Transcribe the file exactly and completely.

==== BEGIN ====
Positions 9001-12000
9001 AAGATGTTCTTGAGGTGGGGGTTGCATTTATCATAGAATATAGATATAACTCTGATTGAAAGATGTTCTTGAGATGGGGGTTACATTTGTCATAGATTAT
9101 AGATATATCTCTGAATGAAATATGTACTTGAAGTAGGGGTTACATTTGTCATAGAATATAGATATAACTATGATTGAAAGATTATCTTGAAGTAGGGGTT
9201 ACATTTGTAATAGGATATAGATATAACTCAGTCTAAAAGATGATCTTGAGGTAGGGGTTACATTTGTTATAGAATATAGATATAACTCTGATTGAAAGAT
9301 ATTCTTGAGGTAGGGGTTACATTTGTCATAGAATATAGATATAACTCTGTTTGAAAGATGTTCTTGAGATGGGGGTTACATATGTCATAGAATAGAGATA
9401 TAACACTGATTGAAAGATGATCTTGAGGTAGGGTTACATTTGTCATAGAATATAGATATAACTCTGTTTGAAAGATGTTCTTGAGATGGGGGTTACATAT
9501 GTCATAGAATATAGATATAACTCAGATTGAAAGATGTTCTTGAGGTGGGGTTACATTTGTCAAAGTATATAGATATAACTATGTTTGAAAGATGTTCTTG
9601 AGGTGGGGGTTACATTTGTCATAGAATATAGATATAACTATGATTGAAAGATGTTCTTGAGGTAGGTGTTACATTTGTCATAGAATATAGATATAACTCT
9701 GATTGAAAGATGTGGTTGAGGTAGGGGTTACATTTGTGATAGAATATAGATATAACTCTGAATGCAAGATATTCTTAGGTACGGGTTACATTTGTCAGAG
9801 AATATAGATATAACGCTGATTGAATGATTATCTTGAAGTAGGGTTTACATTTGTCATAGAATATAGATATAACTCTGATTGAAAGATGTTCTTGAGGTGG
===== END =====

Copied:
Positions 9001-12000
9001 AAGATGTTCTTGAGGTGGGGGTTGCATTTATCATAGAATATAGATATAACTCTGATTGAAAGATGTTCTTGAGATGGGGGTTACATTTGTCATAGATTAT
9101 AGATATATCTCTGAATGAAATATGTACTTGAAGTAGGGGTTACATTTGTCATAGAATATAGATATAACTATGATTGAAAGATTATCTTGAAGTAGGGGTT
9201 ACATTTGTAATAGGATATAGATATAACTCAGTCTAAAAGATGATCTTGAGGTAGGGGTTACATTTGTTATAGAATATAGATATAACTCTGATTGAAAGAT
9301 ATTCTTGAGGTAGGGGTTACATTTGTCATAGAATATAGATATAACTCTGTTTGAAAGATGTTCTTGAGATGGGGGTTACATATGTCATAGAATAGAGATA
9401 TAACACTGATTGAAAGATGATCTTGAGGTAGGGTTACATTTGTCATAGAATATAGATATAACTCTGTTTGAAAGATGTTCTTGAGATGGGGGTTACATAT
9501 GTCATAGAATATAGATATAACTCAGATTGAAAGATGTTCTTGAGGTGGGGTTACATTTGTCAAAGTATATAGATATAACTATGTTTGAAAGATGTTCTTG
9601 AGGTGGGGGTTACATTTGTCATAGAATATAGATATAACTATGATTGAAAGATGTTCTTGAGGTAGGTGTTACATTTGTCATAGAATATAGATATAACTCT
9701 GATTGAAAGATGTGGTTGAGGTAGGGGTTACATTTGTGATAGAATATAGATATAACTCTGAATGCAAGATATTCTTAGGTACGGGTTACATTTGTCAGAG
9801 AATATAGATATAACGCTGATTGAATGATTATCTTGAAGTAGGGTTTACATTTGTCATAGAATATAGATATAACTCTGATTGAAAGATGTTCTTGAGGTGG